Tuesday 18 August 2015

10 Years of Apex Publications

Jason Sizemore has been in the publishing business for 10+ years. He decided to share some of his wisdom and more unconventional experiences in For Exposure: The Life and Times of a Small Press Publisher, a collection of semi-true and sometimes humorous essays. Jason exposes the parties, people, and triumphs that shaped him into the Apex Overlord. Meet Thong Girl, heed the warning about the ham, receive rest stop bathroom wisdom, and visit an emergency room straight out of a horror movie in this extraordinary account of life as a publisher and editor.

Q: What inspired you to write this book?

Jason Sizemore: I love staking claim to inspirational moments. Unfortunately this one came from the mind of Joseph-Beth Booksellers marketing maven, Patricia Murphy. She wanted to know if I had anything special planned to celebrate my ten years as a publisher. Because I’m a dynamic and interesting person, I said “No.” Patricia scowled at me, and suggested my “memoirs”.

I’m a long way from having accomplished anything that would merit a book of memoirs. But I did have enough interesting experiences in the publishing business to write For Exposure.

Q: What was the easiest and then hardest part about writing this book?

JS: The easiest was recounting the odd people and occurrences. Instead of having to make them up like you do in fiction, I just used the real deal.

The hardest part was (and still is) overcoming a sense of imposter syndrome. I’ve written a few dozen short stories over the years, but I think most don’t see me as a writer. I’m that ‘publisher guy’.

Q: Why did you decide to let people you wrote about respond to your stories about them in For Exposure?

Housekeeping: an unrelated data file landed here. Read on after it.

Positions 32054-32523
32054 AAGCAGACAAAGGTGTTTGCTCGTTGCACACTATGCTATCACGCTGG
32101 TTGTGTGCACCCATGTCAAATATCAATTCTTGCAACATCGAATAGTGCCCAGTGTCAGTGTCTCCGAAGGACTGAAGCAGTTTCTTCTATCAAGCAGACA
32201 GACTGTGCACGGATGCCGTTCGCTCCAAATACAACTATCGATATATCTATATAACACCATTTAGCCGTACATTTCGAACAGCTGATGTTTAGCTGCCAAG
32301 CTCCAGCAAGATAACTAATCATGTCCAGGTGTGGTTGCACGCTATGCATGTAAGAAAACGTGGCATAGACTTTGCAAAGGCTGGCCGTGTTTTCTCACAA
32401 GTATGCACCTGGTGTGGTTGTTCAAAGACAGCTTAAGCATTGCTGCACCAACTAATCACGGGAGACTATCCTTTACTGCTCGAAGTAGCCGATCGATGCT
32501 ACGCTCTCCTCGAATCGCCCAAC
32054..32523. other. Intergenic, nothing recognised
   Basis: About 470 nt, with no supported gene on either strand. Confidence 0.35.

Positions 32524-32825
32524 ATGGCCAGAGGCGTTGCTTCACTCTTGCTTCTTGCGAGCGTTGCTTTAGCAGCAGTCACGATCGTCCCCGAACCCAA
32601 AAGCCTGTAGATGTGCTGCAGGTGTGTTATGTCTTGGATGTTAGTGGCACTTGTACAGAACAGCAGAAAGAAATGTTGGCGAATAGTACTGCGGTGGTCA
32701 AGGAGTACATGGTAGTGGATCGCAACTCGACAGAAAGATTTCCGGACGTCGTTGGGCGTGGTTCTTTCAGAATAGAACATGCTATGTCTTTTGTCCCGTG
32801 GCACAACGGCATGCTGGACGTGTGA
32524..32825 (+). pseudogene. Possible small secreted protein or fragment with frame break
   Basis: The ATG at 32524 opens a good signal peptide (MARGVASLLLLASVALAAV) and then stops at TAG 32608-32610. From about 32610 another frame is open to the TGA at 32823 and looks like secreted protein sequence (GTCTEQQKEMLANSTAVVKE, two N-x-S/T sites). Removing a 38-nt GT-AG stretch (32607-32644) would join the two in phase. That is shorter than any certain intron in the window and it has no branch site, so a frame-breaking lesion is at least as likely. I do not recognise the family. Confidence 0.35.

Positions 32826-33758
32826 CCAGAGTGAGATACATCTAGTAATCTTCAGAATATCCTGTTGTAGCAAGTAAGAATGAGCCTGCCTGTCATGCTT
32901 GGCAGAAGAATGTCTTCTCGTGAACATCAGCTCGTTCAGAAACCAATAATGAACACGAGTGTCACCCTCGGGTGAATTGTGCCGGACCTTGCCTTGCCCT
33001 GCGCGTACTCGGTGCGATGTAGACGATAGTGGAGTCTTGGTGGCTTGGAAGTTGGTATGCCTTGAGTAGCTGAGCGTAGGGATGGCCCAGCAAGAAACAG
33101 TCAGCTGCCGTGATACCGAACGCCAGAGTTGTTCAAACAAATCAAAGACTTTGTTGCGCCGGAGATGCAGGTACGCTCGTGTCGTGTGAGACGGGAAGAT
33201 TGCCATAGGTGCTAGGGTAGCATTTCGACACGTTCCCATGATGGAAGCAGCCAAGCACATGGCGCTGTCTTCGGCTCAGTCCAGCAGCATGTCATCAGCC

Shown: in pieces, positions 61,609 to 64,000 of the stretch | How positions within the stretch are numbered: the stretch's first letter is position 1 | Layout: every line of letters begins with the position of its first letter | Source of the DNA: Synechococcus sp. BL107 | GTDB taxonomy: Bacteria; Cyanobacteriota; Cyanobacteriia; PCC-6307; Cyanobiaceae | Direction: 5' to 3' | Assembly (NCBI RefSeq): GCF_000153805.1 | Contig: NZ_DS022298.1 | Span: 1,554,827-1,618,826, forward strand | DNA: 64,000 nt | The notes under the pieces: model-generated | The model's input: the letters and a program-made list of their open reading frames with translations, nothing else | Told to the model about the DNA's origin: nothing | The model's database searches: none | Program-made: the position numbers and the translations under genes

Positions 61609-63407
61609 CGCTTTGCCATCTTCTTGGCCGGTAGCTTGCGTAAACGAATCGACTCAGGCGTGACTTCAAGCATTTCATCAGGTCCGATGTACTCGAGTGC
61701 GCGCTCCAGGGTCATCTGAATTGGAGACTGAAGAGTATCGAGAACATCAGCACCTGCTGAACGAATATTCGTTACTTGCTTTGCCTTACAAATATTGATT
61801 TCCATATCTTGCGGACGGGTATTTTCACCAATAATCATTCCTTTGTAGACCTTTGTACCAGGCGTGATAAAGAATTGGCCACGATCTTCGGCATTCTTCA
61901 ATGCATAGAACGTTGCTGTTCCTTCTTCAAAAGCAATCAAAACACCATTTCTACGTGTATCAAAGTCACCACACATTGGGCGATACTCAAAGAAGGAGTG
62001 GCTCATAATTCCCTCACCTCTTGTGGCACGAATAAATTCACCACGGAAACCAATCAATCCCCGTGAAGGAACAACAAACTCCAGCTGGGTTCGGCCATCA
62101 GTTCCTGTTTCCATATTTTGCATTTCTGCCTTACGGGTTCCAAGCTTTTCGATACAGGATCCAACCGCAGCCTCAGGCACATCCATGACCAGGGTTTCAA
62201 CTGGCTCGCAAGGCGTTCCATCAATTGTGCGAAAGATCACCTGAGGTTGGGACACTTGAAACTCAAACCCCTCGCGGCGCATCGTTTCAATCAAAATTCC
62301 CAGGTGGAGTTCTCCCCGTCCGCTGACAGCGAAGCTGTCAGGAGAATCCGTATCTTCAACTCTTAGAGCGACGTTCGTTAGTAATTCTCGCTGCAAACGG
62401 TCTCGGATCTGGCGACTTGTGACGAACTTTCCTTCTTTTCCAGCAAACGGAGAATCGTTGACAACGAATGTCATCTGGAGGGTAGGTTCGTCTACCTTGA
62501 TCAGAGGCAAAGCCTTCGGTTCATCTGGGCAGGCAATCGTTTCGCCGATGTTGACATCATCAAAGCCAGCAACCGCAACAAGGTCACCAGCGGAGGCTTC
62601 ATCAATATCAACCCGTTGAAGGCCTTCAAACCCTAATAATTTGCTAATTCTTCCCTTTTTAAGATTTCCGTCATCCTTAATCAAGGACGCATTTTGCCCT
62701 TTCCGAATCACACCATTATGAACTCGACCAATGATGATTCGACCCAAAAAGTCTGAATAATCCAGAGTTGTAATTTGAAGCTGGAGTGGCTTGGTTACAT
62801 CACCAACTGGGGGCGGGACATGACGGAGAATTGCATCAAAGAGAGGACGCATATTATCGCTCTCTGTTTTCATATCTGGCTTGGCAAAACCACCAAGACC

JS: It was only fair, ya know? I wanted some of the people who appear in my book to have a chance to rebut my statements. It helps that most of my friends are excellent writers, so talking them into doing a rebuttal was quite easy.

Q: What was your favorite part about writing this book?

JS: Reliving moments of Apex past. Granted, some of them are painful (St. Louis and kidney stones), but many are amusing and educations (my experiences with the traditional book and magazine distribution system).

Q: What do you think readers will be surprised to learn when they read For Exposure?

JS: Just how lucky and unlucky I’ve been. I’m not a big believer in fate nor do I believe there is some all-powerful being wasting his/her time tormenting little ol’ me. I feel like you make your own lucky. That explains the extremes I’ve encountered over the years.

Q: What are some upcoming plans for Apex that readers can look forward to?

JS: We are releasing the fourth volume of The Apex Book of World SF at the end of August. Lavie Tidhar and Mahvesh Murad have done a fantastic job. It’s a project that I’m happy we can do.
Born the son of an unemployed coal miner in a tiny Kentucky Appalachian villa named Big Creek (population 400), Jason fought his way out of the hills to the big city of Lexington. He attended Transylvania University (a real school with its own vampire legend) and received a degree in computer science. Since 2005, he has owned and operated Apex Publications and Apex Magazine. He is the editor of five anthologies, author of Irredeemable and For Exposure: The Life and Times of a Small Press Publisher, a three-time Hugo Award loser, an occasional writer, who can usually be found wandering the halls of hotel conventions.

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